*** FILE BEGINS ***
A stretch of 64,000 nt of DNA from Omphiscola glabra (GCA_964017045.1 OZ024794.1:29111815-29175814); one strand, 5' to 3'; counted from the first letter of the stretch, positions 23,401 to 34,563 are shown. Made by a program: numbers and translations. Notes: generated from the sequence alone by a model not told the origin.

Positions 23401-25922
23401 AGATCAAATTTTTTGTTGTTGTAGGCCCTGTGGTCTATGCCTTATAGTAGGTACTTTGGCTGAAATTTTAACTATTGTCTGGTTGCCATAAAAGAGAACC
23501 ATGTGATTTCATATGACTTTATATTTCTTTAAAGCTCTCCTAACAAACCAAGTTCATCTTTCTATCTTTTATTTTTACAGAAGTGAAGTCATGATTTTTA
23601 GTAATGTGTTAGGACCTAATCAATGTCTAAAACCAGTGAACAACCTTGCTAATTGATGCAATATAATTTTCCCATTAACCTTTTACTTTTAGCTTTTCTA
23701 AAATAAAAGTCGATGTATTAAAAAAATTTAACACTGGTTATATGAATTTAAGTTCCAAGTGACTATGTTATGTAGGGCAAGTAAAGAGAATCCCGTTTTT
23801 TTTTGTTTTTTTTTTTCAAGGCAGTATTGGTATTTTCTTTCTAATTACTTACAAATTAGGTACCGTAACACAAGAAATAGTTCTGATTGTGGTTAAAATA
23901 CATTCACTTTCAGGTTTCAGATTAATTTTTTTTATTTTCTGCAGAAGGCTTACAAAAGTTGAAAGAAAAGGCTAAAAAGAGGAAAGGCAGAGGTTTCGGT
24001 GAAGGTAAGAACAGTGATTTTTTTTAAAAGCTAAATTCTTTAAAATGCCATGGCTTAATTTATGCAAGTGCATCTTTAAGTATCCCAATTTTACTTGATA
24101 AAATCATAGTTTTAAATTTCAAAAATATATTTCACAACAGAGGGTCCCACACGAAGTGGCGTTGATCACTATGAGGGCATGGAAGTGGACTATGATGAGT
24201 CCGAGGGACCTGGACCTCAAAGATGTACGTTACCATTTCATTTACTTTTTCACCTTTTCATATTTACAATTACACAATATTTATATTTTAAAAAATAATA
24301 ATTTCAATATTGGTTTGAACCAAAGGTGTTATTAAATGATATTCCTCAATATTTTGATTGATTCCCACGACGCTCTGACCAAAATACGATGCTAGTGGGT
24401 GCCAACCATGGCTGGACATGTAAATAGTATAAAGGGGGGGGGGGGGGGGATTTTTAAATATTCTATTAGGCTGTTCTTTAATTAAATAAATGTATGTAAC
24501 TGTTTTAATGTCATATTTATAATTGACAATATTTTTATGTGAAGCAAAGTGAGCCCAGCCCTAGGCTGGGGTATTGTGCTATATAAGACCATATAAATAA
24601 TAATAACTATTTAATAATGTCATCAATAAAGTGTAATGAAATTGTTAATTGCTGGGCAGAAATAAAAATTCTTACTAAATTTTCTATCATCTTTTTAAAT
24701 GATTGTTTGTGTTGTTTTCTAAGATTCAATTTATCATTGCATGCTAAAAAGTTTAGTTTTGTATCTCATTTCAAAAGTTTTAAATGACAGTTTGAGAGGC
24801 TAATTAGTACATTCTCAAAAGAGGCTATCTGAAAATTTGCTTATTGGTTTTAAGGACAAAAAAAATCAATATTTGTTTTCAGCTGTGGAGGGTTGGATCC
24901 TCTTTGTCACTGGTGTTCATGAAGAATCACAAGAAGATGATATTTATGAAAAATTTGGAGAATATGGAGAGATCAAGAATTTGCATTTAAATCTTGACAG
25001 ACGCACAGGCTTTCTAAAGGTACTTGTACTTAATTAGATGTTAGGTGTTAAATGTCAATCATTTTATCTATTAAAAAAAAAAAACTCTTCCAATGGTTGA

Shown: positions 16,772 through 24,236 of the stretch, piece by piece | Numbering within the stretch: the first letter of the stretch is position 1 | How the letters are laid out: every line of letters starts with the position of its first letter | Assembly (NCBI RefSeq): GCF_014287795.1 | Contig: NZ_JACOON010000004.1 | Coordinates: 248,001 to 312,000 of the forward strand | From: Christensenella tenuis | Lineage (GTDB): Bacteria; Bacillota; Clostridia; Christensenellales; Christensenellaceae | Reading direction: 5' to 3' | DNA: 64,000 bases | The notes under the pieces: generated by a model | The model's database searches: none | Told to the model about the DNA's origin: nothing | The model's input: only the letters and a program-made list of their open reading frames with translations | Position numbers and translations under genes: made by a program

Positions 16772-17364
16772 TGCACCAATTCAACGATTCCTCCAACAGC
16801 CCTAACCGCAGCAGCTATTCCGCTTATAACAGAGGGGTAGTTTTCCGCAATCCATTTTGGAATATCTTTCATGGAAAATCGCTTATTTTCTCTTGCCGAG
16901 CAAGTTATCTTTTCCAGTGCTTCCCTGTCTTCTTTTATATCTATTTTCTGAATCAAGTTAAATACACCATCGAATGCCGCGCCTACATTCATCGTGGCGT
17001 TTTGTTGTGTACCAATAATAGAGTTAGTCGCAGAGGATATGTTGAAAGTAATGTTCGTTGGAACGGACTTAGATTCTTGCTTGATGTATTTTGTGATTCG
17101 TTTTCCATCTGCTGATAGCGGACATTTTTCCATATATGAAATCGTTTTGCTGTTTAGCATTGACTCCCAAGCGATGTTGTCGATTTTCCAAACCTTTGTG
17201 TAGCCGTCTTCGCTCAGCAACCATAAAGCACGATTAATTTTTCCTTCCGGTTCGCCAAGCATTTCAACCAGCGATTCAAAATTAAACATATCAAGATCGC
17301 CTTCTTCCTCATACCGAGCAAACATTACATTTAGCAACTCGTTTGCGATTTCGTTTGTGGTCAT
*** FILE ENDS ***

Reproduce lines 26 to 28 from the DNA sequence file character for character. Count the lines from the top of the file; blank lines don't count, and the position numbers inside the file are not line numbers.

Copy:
17101 TTTTCCATCTGCTGATAGCGGACATTTTTCCATATATGAAATCGTTTTGCTGTTTAGCATTGACTCCCAAGCGATGTTGTCGATTTTCCAAACCTTTGTG
17201 TAGCCGTCTTCGCTCAGCAACCATAAAGCACGATTAATTTTTCCTTCCGGTTCGCCAAGCATTTCAACCAGCGATTCAAAATTAAACATATCAAGATCGC
17301 CTTCTTCCTCATACCGAGCAAACATTACATTTAGCAACTCGTTTGCGATTTCGTTTGTGGTCAT